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Vetting AI's advice on predictive maintenance

March 22, 2024
Can AI help us understand AI? Especially when pitted against the human intelligence that made it? We decided to find out by comparing answers between trucking experts and ChatGPT on various maintenance topics.

AI-driven, natural language processing (NLP) tools such as ChatGPT from OpenAI and Google Bard are enabling humans to have normal conversations with computers. While AI tools like these are capable of doing many things, using them as a research assistant is a common way to dip your toe into the AI pool.

Many of these NLP tools build their language models by using publicly available information. For instance, OpenAI relies on three sources of information: what’s available on the internet, information licenses from third parties, and information their users and human trainers provide. This “training process” not only supplies the AI tool with lots of information, but also allows it to pick up on language patterns so it can become a more proficient communicator.

At times, the response you get from an AI tool is not only impressively fast, but also dead-on accurate. At other times, the response can be a little off. That’s why tools like ChatGPT and Bard recommend fact-checking “important” information. But doesn’t that defeat the purpose of using an AI tool in the first place, where one of the primary benefits is reducing time to insight?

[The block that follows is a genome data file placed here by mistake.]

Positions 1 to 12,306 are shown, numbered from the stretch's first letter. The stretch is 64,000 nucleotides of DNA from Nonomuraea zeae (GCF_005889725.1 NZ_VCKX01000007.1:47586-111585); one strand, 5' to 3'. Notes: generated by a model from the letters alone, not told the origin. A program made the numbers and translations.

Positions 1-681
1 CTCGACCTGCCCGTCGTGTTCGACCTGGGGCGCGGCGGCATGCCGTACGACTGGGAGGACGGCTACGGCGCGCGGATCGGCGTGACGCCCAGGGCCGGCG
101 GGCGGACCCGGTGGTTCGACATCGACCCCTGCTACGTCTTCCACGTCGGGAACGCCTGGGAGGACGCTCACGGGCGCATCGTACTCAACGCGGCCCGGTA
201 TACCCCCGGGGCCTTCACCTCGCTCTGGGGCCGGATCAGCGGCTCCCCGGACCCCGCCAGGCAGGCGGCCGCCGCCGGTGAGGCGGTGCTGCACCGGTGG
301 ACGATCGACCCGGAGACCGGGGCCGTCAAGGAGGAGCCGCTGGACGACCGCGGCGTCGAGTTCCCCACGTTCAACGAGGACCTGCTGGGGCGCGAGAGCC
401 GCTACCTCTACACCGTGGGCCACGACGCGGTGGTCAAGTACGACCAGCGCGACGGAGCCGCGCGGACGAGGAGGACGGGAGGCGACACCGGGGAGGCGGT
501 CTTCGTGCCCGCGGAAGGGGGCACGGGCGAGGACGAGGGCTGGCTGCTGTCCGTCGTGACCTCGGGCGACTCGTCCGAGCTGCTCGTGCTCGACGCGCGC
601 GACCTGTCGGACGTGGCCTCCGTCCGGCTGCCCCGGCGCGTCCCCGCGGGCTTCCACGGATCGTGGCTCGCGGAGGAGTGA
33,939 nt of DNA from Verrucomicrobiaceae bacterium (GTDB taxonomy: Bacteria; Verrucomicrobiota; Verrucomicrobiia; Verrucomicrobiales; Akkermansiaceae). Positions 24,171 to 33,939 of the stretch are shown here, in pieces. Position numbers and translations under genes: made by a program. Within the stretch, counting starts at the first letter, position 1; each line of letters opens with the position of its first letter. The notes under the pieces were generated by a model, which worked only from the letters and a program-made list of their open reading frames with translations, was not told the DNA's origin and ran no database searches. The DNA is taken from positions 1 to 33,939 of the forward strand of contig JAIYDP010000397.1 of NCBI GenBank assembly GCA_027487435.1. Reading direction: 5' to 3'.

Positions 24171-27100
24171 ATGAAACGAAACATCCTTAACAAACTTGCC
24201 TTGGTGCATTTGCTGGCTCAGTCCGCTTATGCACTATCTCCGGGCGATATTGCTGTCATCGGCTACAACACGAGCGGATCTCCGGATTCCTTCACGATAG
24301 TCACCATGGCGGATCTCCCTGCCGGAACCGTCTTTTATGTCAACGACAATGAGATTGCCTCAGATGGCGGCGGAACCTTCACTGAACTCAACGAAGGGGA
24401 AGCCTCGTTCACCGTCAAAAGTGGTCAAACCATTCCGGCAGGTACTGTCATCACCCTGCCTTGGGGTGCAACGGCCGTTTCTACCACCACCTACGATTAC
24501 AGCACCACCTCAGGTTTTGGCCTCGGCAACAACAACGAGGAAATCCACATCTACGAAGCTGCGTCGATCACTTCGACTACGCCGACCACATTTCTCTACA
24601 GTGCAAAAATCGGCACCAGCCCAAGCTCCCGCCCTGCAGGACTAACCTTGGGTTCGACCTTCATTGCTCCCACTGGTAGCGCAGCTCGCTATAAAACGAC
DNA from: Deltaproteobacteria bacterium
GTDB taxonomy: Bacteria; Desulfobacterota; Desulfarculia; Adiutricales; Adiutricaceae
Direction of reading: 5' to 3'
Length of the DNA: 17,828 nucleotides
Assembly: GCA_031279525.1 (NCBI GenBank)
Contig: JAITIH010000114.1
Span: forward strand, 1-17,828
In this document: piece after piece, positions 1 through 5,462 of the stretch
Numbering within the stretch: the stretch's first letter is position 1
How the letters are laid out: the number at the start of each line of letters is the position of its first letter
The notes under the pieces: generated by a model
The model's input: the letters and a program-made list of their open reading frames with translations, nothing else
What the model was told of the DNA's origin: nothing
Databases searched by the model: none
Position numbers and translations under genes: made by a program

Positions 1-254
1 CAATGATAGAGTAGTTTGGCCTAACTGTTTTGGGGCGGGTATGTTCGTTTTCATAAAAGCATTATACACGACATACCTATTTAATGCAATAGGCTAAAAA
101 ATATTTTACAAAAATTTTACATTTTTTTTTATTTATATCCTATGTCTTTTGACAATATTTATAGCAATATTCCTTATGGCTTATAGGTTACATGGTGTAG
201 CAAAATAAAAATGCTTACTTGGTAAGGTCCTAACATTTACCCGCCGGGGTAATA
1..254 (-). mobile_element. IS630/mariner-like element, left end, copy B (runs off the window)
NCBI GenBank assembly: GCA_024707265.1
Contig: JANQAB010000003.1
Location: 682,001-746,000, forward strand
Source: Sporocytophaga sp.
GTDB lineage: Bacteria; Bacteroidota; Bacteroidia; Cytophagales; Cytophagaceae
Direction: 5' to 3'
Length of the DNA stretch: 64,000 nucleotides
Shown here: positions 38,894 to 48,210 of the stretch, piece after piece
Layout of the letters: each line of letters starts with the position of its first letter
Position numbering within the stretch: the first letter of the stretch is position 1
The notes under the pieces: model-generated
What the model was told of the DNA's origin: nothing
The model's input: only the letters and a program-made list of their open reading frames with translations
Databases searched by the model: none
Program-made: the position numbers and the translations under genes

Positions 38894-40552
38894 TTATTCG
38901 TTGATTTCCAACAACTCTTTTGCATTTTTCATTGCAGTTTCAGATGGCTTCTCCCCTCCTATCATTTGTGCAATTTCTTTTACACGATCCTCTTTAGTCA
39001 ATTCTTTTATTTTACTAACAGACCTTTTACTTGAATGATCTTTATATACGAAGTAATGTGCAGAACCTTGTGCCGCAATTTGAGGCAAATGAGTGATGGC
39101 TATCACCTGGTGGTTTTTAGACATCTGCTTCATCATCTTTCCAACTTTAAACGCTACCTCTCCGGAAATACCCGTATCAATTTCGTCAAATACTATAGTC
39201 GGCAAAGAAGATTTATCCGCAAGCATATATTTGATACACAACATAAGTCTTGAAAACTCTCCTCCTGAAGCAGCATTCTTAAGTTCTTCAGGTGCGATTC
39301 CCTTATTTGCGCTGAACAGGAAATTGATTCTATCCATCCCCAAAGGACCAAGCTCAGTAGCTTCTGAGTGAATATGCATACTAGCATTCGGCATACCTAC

“With our asset management software, and even a lot of shop management software that’s out there, the assumptions are controlled,” said Brian Antonellis, senior vice president of fleet operations at Fleet Advantage, an asset management and data analytics firm. “We are taking industry-accepted norms and introducing them to an algorithm, so a fleet can have confidence in the assumptions that are being made.

“While we do get excited about what AI means, we’re also cautious about putting the right data into the system,” Antonellis continued. “Even today, you don’t really know what data and information is in something like ChatGPT. A lot of it is coming from the internet, and that information can be as much as two years old if you’re using the free version. So you have to be cautious. The last thing you want to do is pull a query on the wrong data. And I would be really careful about leaning in too strongly on anything technical, unless you have a verified data source and are comfortable with the assumptions being made, and are able to vet them through your OEM.”